E-mail marketing remains one of the most cost-effective ways to deliverlong-term profitability for the online channel, but its existence could beat risk if the flood of spam is not brought under control.
Executives at the eTail2003 conference in Boston, say permission marketing via e-mail almost always provides easy-to-measure results, positive ROI and greater customer satisfaction and loyalty. However, those results could start to fade if spam continues to clog e-mail inboxes.
“Spam’s certainly been a hot topic,” Yesmail account executive Sheehan Murphy told the E-Commerce Times. “Some of our customers are worried at first about being lumped in [with spammers], but they also know that people have asked to get these e-mails, they want to receive these offers. It’s entirely up to the client how they run their campaign. Once they hear that, they feel morecomfortable.”
However, despite the range of benefits of e-mail, spam is starting to createproblems just as e-mail marketing is being refined to open up new possibilities, according to Bluefly CEO Ken Seif.
For example, Bluefly, an e-tail site, has all but abandoned attempts to use offline ads to drive Web traffic, turning instead to campaigns that use portals and opt-in e-mail marketing. However, Seif said: “Spam definitely changes the landscape. E-mail is going to have to shift from a marketing to a servicemedium. The ones that do that will survive, and the ones that don’t will be left behind.”
CheetahMail vice president Vince Beese told the E-Commerce Times that many businesses still see the value of e-mail marketing and depend on companies like his to cut through the growing amount of red tape put in place by ISPs, which are trying to reduce the amount of spam that reaches their customers.
“There is a constant refinement that has to happen,” Beese said.”Companies need to make sure their e-mails aren’t being bounced or blockedand that they stay on the white lists of the ISPs. We help them steer clearof that kind of trouble.”
It is also important to keep refining e-mail campaigns, said CheetahMailCEO Irene Pedraza, who at the conference presented a case study of her company’s work with catalog giant Spiegel, which leverages all of the information in itscustomer database to create complex and timely offers.
John Vassos, general manager of Hudson’s Bay Co., the largest retail chain in Canada, said e-mail response rates for his company remain very high. The company uses e-mail to present its 8 million registered customers with offers that are not available in stores.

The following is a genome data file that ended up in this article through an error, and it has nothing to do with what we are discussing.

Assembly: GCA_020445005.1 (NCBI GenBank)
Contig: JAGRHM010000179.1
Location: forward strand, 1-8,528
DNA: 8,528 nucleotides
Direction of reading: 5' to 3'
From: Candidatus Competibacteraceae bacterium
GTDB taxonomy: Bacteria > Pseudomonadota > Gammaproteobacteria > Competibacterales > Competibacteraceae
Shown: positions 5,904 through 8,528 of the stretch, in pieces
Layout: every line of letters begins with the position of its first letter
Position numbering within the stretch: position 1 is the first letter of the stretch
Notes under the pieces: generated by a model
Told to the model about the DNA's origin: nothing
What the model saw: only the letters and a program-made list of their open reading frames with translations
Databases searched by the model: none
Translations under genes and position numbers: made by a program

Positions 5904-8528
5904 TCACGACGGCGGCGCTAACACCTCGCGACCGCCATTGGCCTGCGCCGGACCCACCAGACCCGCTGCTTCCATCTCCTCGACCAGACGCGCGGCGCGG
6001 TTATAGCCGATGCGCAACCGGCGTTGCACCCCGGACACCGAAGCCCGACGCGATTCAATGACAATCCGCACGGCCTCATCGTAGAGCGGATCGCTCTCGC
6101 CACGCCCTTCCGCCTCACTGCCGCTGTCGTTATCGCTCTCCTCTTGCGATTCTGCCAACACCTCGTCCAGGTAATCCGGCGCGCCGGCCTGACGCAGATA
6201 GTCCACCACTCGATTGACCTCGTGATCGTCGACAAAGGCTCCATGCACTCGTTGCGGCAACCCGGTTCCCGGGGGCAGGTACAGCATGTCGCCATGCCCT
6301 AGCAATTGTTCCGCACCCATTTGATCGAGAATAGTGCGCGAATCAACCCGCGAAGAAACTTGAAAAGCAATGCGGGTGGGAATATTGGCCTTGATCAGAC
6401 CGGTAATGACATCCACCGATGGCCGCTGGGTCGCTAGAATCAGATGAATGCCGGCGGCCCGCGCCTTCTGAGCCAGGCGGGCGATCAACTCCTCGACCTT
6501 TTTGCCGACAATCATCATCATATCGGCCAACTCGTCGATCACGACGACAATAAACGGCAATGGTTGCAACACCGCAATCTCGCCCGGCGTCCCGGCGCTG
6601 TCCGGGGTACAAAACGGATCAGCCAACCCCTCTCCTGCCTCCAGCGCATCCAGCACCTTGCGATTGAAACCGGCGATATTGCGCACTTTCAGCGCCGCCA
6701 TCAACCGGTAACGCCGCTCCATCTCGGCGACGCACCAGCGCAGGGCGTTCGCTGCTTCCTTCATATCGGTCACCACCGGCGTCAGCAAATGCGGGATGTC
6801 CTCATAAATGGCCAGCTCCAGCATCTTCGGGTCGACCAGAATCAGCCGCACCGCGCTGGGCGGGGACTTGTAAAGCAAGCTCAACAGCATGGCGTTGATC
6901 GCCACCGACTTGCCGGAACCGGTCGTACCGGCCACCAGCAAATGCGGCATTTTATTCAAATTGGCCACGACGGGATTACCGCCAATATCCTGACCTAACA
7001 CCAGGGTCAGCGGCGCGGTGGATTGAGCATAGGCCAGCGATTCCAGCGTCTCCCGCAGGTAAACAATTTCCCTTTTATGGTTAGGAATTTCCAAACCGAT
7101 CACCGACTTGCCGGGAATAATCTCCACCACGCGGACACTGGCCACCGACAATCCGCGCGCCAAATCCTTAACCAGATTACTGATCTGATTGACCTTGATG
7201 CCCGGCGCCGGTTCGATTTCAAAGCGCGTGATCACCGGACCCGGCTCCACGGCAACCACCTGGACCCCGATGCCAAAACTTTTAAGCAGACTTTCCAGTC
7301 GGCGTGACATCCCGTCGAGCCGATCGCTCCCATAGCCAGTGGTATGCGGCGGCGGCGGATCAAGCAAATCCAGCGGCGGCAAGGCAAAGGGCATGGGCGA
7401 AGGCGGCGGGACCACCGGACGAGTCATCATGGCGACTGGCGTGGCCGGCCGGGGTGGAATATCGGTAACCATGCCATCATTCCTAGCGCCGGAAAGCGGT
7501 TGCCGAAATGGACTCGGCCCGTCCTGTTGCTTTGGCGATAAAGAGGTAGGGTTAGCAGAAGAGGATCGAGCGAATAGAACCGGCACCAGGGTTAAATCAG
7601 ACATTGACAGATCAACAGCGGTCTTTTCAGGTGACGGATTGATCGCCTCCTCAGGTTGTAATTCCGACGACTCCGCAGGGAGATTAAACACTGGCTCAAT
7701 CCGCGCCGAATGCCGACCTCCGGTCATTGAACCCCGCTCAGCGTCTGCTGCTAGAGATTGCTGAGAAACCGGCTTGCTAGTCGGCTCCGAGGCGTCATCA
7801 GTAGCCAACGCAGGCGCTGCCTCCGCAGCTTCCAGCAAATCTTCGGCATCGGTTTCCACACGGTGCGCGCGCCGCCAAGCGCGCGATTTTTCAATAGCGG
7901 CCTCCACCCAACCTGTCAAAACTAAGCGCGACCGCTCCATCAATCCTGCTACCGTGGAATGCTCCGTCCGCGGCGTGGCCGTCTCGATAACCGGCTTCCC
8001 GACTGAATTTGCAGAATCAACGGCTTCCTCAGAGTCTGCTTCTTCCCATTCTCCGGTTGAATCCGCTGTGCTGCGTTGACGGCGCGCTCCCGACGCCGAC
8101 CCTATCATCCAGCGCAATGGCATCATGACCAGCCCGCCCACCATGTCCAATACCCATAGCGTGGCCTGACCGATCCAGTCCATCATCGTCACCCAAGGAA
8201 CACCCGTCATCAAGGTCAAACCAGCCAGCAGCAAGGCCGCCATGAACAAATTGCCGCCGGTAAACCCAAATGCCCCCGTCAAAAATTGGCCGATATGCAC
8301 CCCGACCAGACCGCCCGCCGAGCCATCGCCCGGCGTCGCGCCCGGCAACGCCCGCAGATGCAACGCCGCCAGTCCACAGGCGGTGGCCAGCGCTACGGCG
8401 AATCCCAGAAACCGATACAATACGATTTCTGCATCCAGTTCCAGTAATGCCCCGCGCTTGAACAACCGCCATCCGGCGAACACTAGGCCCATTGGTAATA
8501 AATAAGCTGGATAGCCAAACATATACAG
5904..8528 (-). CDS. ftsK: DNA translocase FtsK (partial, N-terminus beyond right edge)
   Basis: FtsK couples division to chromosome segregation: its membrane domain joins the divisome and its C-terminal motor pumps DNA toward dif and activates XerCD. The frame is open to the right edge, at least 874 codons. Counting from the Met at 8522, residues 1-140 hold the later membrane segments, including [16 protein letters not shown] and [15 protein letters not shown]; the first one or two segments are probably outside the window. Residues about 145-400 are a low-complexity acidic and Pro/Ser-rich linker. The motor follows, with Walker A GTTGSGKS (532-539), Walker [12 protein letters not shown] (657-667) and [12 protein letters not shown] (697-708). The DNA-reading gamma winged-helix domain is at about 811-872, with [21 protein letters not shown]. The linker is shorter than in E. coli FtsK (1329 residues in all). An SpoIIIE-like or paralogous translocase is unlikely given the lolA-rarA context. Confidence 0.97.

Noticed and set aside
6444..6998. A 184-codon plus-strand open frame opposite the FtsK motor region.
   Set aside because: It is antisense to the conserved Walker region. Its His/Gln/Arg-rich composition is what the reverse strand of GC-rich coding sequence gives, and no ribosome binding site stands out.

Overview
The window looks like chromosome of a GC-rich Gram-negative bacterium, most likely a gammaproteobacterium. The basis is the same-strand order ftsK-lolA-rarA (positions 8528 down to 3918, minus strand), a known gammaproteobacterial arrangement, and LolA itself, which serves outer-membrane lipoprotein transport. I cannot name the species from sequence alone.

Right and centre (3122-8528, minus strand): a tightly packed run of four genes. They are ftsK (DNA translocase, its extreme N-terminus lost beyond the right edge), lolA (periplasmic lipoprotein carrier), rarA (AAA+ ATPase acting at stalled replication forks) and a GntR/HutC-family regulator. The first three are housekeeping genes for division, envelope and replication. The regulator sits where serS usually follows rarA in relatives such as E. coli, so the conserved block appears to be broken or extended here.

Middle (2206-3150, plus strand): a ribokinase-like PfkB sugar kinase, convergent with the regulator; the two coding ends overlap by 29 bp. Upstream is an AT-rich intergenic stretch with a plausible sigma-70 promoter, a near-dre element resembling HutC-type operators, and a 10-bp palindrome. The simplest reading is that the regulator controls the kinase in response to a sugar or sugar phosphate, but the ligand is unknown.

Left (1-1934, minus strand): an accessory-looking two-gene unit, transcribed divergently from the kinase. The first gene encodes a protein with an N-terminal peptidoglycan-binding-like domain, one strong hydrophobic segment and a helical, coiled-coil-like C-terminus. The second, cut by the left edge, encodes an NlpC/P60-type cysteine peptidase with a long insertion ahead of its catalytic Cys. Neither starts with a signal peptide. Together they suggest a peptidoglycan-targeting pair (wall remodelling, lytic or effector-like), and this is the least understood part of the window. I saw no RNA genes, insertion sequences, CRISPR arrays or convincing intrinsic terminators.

Vassos noted that recent campaigns have included an offer of bonus points on store customer affinity cards for regular buyers of cosmetics if they made an apparel purchase. Another offer, a sneak preview of a line of doll accessories, wasmailed only to customers who had bought the doll.
Although companies like CheetahMail and Yesmail offer a slew of analyticaltools to go along with their services, Vassos said it is important to avoidwhat he calls paralysis by analysis.
“You’ve got to get out there and do it,” he said. “We start our campaignsand at the same time let the analysis start working in the background. Youdon’t want to get stuck not taking action because you’re waiting to seewhat the numbers say.”
The continued viability of e-mail marketing might even have an indirect effect on other forms of customer contact. For example, eBay vice president Lorna Borenstein said the success of direct customer contact via e-mail drove the auction giant to implement a real-time chat support feature. That feature, which lets members of the eBay community get answers to their questions from eBay’s own experts, paid off immediately, she added.
Certain customers are invited to take part in the chat, which Borensteinsaid has produced a favorable return on investment “from day one” when bothshort- and long-term benefits are considered.
In fact, eBay had the chat feature up and running just 34 days after the idea wasgiven approval. “We thought we’d never try live chat or phone support, but now we’re realizing we can take another look at how we communicate directly with our customers and how we enable them to talk back to us,” Borenstein said.
Of course, customers will respond favorably only if they feel solicited rather than spammed. Striking the right balance in e-mail marketing is a difficult and delicate task — but if a company can do it well, it can reap significant rewards.